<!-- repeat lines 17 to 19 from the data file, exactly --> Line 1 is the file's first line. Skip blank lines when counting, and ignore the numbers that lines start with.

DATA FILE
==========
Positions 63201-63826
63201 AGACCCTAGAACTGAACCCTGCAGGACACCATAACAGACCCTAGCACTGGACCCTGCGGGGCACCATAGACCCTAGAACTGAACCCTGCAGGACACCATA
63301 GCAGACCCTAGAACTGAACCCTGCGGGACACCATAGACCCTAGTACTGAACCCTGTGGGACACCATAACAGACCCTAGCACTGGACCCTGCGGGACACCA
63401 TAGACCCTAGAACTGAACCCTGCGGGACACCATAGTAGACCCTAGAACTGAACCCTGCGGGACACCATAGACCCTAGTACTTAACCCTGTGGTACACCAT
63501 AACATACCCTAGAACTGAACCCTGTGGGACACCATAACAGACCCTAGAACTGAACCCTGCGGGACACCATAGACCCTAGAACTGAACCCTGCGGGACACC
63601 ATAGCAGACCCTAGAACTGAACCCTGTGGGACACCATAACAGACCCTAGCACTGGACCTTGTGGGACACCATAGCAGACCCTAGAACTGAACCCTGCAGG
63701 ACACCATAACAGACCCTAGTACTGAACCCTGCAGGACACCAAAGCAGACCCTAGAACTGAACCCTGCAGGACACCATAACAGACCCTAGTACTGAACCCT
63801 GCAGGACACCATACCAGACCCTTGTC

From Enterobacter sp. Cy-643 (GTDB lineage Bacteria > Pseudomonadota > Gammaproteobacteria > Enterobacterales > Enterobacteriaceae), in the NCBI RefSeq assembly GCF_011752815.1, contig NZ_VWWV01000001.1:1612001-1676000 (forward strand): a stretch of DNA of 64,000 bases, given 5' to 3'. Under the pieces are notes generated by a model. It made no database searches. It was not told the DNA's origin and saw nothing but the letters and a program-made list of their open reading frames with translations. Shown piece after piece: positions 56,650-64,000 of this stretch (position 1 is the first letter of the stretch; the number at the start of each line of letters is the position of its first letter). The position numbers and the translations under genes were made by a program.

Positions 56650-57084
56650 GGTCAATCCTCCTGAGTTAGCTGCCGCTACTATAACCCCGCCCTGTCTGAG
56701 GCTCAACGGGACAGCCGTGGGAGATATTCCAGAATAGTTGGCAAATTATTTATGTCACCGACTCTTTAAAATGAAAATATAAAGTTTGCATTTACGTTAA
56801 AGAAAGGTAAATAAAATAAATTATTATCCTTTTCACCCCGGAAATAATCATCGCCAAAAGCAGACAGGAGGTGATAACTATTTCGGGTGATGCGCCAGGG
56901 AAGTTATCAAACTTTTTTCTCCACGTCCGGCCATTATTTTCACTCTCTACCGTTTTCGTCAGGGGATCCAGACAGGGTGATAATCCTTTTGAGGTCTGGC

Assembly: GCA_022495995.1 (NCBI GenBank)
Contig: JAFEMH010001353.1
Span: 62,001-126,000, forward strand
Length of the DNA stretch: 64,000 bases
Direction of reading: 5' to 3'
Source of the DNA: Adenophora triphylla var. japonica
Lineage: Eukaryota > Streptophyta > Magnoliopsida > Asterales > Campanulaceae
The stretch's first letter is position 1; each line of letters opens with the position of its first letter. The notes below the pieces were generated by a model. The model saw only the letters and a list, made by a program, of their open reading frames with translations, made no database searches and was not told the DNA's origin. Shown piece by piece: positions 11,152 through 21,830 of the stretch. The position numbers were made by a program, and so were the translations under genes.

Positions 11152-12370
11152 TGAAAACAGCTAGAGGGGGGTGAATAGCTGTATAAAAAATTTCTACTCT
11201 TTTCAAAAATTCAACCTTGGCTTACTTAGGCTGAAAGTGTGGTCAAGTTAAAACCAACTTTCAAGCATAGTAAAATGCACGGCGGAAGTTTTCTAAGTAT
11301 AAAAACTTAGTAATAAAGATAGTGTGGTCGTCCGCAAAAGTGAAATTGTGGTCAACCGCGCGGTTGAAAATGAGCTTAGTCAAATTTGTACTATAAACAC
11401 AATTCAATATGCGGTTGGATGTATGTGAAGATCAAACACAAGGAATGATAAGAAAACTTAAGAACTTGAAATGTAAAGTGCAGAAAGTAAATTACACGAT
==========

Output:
Span: 62,001-126,000, forward strand
Length of the DNA stretch: 64,000 bases
Direction of reading: 5' to 3'